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How California Keeps Health Premiums Down Like No Other State

Shrinking competition has many states worried about rising insurance prices. California has the tools to handle it better than most.

covered-california
(AP/Rich Pedroncelli)
Headlines surrounding the Affordable Care Act (ACA) have been pretty turbulent the past few weeks: UnitedHealthcare is leaving all but three states' insurance exchanges; Humana is scaling back its coverage; and partially because of that reduced competition, premiums are likely to increase. States are probably going to be looking for ways to keep premium prices in check -- something California has done better than most.

According to a recent study from the University of California, Berkeley, that's because the state has an “active purchaser” exchange, which means the state directly negotiates with insurance companies over everything from premiums and benefits to hospital networks. Some other state exchanges function as active purchasers -- Connecticut, Kentucky, Maryland, Massachusetts, Nevada, New York, Oregon, Rhode Island and Vermont -- but California is especially stringent with insurance companies.

Most states just make sure that insurers are following federal guidelines, and then they “just set up a website and just let the companies compete,” said Richard Scheffler, a co-author of the study and professor of health policy at UC Berkeley.  

California’s system is unique thanks to its rigorous vetting process for insurers that want to participate in its marketplace. At the onset of the ACA, the state hired a team to look over health plan proposals from insurance companies and excluded any that it deemed uncompetitive. Unlike in any other state, every plan in California has identical benefits, so enrollees are “choosing a plan basically just for the network,” said Shana Charles, faculty associate with UCLA’s Center for Health Policy Research. 

Because the state chooses the plans, insurance companies are under pressure to offer lower rates. 

“It’s an example of good governance,” said Charles. “Government is taking a referee role and telling these insurance companies, ‘This is the minimum standard, so show us what you've got.'”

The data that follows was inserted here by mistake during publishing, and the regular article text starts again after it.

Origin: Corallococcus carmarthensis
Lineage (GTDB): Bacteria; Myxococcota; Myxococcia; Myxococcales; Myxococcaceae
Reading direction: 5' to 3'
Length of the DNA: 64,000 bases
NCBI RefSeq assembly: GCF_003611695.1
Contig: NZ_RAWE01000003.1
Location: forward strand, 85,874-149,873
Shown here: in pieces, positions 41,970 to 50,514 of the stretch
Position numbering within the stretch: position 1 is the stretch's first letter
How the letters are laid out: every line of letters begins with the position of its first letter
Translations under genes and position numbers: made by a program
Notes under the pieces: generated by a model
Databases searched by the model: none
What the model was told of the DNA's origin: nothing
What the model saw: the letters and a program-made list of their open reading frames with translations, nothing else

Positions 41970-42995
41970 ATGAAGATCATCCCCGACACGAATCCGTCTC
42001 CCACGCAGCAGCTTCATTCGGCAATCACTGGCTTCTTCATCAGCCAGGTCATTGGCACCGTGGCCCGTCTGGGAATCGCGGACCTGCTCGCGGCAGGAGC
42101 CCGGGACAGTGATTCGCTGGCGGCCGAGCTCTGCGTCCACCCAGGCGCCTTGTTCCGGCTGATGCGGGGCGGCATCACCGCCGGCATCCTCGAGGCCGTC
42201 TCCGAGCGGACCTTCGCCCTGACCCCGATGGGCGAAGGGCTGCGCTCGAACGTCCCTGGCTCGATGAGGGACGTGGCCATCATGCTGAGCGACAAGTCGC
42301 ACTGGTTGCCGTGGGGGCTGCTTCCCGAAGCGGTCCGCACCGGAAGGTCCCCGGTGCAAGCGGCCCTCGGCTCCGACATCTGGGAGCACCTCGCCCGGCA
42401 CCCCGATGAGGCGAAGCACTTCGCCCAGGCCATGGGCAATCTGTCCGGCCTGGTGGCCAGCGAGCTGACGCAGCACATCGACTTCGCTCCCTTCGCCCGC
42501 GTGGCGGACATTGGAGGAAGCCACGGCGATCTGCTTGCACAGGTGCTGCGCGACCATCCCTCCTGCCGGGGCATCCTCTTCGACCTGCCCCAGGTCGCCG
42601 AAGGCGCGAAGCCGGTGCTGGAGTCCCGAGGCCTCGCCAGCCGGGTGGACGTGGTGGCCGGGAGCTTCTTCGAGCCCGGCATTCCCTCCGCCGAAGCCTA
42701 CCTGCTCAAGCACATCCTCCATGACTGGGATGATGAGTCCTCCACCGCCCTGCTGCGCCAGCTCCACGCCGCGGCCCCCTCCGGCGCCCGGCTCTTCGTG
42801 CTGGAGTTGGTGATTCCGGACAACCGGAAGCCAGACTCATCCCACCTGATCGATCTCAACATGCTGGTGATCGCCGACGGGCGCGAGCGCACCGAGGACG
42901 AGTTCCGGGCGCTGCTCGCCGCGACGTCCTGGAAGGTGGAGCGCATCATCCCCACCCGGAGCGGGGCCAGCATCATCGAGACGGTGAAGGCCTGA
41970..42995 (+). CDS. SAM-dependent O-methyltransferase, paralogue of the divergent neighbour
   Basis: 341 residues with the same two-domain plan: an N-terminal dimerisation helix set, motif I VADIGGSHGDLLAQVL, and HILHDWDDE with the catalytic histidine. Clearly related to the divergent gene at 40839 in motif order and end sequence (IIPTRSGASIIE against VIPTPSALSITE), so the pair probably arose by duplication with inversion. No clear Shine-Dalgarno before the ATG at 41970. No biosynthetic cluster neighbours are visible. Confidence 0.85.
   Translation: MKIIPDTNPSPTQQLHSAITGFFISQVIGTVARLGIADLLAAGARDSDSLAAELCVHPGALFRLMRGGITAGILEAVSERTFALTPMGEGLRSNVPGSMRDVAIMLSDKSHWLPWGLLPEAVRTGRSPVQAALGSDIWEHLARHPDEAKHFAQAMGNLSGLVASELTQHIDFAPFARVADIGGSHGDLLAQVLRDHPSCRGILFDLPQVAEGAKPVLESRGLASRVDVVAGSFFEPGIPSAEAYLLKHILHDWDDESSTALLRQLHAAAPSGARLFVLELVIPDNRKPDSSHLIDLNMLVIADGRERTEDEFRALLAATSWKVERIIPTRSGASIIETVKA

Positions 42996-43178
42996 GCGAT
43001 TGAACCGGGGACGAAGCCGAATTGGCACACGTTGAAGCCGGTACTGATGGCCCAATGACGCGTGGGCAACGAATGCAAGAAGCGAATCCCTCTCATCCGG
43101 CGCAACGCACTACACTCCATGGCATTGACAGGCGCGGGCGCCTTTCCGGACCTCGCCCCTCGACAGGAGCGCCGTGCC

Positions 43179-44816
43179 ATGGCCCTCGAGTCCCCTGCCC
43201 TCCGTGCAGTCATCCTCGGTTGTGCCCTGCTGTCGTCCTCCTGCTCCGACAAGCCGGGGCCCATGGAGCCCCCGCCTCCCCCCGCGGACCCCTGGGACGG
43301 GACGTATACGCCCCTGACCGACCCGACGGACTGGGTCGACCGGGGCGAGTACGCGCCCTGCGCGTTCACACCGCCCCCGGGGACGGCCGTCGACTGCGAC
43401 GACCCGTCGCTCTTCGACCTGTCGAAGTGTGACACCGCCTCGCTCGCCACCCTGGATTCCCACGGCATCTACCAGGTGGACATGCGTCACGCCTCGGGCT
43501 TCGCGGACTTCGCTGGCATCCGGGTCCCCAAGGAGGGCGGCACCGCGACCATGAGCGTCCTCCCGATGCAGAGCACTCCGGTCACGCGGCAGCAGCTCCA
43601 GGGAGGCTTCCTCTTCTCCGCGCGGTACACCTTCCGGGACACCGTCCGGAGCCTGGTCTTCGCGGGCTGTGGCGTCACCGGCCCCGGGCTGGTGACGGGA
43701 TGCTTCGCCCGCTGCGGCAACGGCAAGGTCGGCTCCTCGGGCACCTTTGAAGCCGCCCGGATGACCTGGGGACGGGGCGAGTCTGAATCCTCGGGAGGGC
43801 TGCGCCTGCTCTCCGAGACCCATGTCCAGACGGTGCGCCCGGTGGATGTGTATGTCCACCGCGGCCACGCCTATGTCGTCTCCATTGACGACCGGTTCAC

And the state's work has paid off in the form of lower premiums.

In 2014 and 2015, nonactive purchaser states saw premiums rise by as much as 20 percent. Even in New York, which is an active purchaser like California, areas of the state with less insurance competition saw premiums increase by 7 percent over the same time period. California premiums, however, increased by an average of just 4 percent. (Premiums did, however, increase in California regions with less hospital competition.)

Health analysts are predicting another year of premium increases, thanks in part to growing monopolies in many parts of the country. But lack of competition wouldn’t be a problem, says Scheffler, if more states adopted California's method of rigorous oversight and “apples to apples” plans. 

But increased competition only makes sense up to a point, say Scheffler and others. As the study noted, California rejected 20 insurers, selecting just 12 for its marketplace. 

"Some experts believe that if a consumer has more than five or six options of something, they just get confused," said Scheffler. "And these are complicated plans, so why wouldn’t you want to make it as easy as possible?"

Mattie covers all things health for Governing.

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